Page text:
Date of Graduation


Document Type


Degree Name

Bachelor of Science in Nursing




Scott, Allison

Committee Member/Reader

Vowell-Johnson, Kelly


Rates of maternal morbidity and mortality are far too high in the United States compared to other developed countries. Additionally, breastfeeding is often poorly prioritized, leading to a negative community connotation and low rates of exclusive breastfeeding. The purpose of this study was to compile the available research on breastfeeding initiation and its association with risk for postpartum hemorrhage. Fifteen peer-reviewed articles were collected from databases and other scholarly articles and screened for correlation between breastfeeding and maternal health risk. Overall, many articles suggest that skin-to-skin contact and early initiation of breastfeeding may be the most effective way to reduce risk for postpartum hemorrhage and increase likelihood of long term exclusive breastfeeding. While further research needs to be conducted to acquire more data and hopefully affect best-practice standards, the findings in this literature review suggest that natural, or endogenous, oxytocin is the most optimal and least invasive way to prevent complications such as postpartum hemorrhage.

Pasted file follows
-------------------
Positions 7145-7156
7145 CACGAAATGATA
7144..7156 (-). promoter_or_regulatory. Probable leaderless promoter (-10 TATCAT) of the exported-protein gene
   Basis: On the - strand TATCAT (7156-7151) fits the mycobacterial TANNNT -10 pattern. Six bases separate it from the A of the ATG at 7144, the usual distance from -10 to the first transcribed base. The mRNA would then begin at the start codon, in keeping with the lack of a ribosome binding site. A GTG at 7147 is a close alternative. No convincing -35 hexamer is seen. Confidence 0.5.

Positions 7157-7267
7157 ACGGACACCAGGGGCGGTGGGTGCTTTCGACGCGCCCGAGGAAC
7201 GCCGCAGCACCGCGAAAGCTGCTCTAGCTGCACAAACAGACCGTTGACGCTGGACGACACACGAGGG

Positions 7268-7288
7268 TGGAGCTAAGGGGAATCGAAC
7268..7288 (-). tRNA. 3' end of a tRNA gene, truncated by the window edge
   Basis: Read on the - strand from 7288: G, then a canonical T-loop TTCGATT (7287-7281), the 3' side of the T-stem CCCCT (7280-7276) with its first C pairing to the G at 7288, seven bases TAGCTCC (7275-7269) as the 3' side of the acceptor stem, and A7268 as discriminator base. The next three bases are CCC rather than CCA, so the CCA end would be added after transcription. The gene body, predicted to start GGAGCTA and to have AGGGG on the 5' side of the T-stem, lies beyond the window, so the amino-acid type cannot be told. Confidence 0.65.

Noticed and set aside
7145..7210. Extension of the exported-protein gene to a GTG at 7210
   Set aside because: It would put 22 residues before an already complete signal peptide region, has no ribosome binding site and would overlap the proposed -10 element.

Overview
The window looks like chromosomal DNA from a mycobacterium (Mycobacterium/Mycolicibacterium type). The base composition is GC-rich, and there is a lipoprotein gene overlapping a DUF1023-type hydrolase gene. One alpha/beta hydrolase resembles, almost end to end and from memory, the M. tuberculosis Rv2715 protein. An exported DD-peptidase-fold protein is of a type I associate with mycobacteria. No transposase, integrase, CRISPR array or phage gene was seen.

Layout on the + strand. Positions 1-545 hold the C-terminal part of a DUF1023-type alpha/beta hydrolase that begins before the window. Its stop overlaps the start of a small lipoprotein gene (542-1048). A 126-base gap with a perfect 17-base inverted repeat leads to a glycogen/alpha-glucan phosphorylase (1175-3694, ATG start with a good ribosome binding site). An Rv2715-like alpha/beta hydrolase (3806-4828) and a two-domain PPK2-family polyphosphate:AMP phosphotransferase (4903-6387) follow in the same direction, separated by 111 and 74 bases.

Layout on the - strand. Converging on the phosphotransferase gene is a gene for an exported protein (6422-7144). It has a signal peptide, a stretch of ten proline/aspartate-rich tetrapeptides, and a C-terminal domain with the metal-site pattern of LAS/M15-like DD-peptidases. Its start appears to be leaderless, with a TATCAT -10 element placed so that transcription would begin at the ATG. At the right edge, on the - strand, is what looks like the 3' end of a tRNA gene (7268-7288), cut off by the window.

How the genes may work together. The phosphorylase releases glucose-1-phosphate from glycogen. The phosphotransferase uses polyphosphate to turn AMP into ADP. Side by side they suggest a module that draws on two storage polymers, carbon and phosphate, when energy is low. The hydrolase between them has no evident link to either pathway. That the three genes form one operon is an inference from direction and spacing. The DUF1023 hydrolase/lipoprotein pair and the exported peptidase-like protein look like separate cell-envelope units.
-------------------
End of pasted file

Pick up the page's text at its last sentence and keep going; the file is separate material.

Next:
breastfeeding, oxytocin, postpartum hemorrhage, skin-to-skin contact, labor